timothyandrewbauer on LibraryThing More than 1 year ago
Excellent set of examples to support the movement of IT infrastructure to 3rd parties from internally ran solutions today.
dltj on LibraryThing More than 1 year ago
Towards the end of the last chapter of his book, Nicholas Carr relates an anecdote about the visit of a guest speaker to the Google headquarters: George Dyson, a historian of technology¿, Freeman Dyson, was invited to Google¿s headquarters in Mountain View, California, in October 2005 to give a speech at the party celebrating the sixtieth anniversary of von Neumann¿s invention [of an electronic computer that could store in its memory the instructions for its use]. ¿Despite the whimsical furniture and other toys, ¿Dyson would later recall of his visit, ¿I felt I was entering a 14th-century cathedral ¿ not in the 14th century but in the 12th century, while it was being built. Everyone was busy carving one stone here and another stone there, with some invisible architect getting everything to fit. The mood was playful, yet there was a palpable reverence in the air.¿ After his talk, Dyson found himself chatting with a Google engineer about the company¿s controversial plan to scan the contents of the world¿s libraries into its database. ¿We are not scanning all of those books to be read by people,¿ the engineer told him. ¿We are scanning them to be read by an [artificial intelligence engine].¿So concludes this work ¿ a view of technical progress from the emergence of electricity to the emergence of what Carr calls ¿the World Wide Computer.¿ In successive chapters, he builds the story line from the harnessing of electricity for commercial use to the economics of the migration from private power generation to common utility. He then uses that story line to illustrate the change happening with isolated computers being supplanted by a common computing utility. Call it a ¿grid¿ or ¿computing in the cloud,¿ Carr¿s vision of the future is dominated by a computing infrastructure that is greater than the sum of its parts: an infrastructure that we are all a part of building right now and an infrastructure that is as inevitable as the emergence of the electric utility that our lives depend on. An infrastructure built on the knowledge embedded in the choices each of us make online and the machine¿s comprehension of the knowledge gleaned from the scans of the books of the world¿s libraries.Carr¿s work is easy to read ¿ clearly the work of a writer who excels at expressing himself clearly. The ease at which one can read the words, though, only underscores the utterly transformative nature of the world now emerging. The picture he paints is not only of a rosy, utopian future, however. Carr gives equal time to the problems and challenges of the ¿big switch¿ to the World Wide Computer. But he makes clear that the World Wide Computer is in our future, just as sure as we are of what happens each time we flip a light switch.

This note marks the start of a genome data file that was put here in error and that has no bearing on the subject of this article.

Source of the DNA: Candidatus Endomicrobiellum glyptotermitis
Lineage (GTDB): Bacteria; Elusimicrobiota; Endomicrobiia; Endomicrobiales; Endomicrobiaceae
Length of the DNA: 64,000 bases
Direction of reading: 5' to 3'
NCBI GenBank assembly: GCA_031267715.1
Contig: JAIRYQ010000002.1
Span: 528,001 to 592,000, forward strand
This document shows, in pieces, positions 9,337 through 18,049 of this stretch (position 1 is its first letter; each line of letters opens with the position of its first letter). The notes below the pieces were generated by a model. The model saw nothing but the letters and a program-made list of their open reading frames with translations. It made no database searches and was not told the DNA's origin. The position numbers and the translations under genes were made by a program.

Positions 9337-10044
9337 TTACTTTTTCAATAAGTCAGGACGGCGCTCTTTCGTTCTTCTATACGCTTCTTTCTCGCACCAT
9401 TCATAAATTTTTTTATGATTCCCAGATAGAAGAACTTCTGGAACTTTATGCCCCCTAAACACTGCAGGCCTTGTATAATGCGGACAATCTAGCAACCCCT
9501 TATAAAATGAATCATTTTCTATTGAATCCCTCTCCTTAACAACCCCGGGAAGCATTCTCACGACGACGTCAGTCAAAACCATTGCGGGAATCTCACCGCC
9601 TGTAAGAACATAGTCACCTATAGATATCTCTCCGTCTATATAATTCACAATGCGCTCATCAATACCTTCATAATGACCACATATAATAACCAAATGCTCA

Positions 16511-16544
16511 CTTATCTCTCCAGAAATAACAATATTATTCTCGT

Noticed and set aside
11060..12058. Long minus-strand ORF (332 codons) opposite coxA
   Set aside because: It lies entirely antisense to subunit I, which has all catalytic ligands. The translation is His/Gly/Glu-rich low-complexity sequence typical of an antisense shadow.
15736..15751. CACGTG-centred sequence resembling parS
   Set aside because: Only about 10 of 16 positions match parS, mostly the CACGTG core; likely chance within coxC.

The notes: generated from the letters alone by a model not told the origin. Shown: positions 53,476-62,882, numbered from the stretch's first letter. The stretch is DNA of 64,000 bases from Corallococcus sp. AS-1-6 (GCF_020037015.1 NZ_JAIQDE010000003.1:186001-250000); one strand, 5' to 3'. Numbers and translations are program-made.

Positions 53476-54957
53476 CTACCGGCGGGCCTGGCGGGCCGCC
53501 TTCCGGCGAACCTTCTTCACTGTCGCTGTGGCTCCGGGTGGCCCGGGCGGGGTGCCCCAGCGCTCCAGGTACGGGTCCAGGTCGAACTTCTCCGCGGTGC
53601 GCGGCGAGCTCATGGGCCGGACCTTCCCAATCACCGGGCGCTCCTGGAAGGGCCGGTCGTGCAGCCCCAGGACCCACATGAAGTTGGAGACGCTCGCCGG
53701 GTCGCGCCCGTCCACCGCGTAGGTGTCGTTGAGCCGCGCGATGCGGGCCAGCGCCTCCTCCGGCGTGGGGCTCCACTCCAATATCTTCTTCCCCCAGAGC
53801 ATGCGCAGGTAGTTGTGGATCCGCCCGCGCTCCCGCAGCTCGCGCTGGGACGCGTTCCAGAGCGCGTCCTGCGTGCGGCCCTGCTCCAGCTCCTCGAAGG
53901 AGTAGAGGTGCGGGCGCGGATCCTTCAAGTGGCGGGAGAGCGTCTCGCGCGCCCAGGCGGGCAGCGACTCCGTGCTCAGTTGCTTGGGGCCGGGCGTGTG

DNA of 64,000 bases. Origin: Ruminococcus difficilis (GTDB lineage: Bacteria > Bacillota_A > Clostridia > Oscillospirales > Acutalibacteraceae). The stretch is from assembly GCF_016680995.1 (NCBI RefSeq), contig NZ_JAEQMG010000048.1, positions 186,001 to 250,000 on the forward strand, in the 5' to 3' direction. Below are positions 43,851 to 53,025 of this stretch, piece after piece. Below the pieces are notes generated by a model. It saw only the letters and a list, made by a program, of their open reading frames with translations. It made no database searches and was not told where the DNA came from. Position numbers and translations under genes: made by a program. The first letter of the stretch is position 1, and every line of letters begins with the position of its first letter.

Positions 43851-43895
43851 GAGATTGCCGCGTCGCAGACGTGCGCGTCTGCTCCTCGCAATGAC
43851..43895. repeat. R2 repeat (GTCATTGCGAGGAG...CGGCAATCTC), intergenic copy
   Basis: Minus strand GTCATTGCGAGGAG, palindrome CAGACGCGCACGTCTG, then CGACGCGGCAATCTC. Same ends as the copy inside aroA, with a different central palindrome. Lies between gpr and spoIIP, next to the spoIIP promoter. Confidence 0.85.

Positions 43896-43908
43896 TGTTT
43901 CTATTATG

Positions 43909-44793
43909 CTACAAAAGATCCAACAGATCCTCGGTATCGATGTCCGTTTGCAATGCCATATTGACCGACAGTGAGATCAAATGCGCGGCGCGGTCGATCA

AndreasJungherr on LibraryThing More than 1 year ago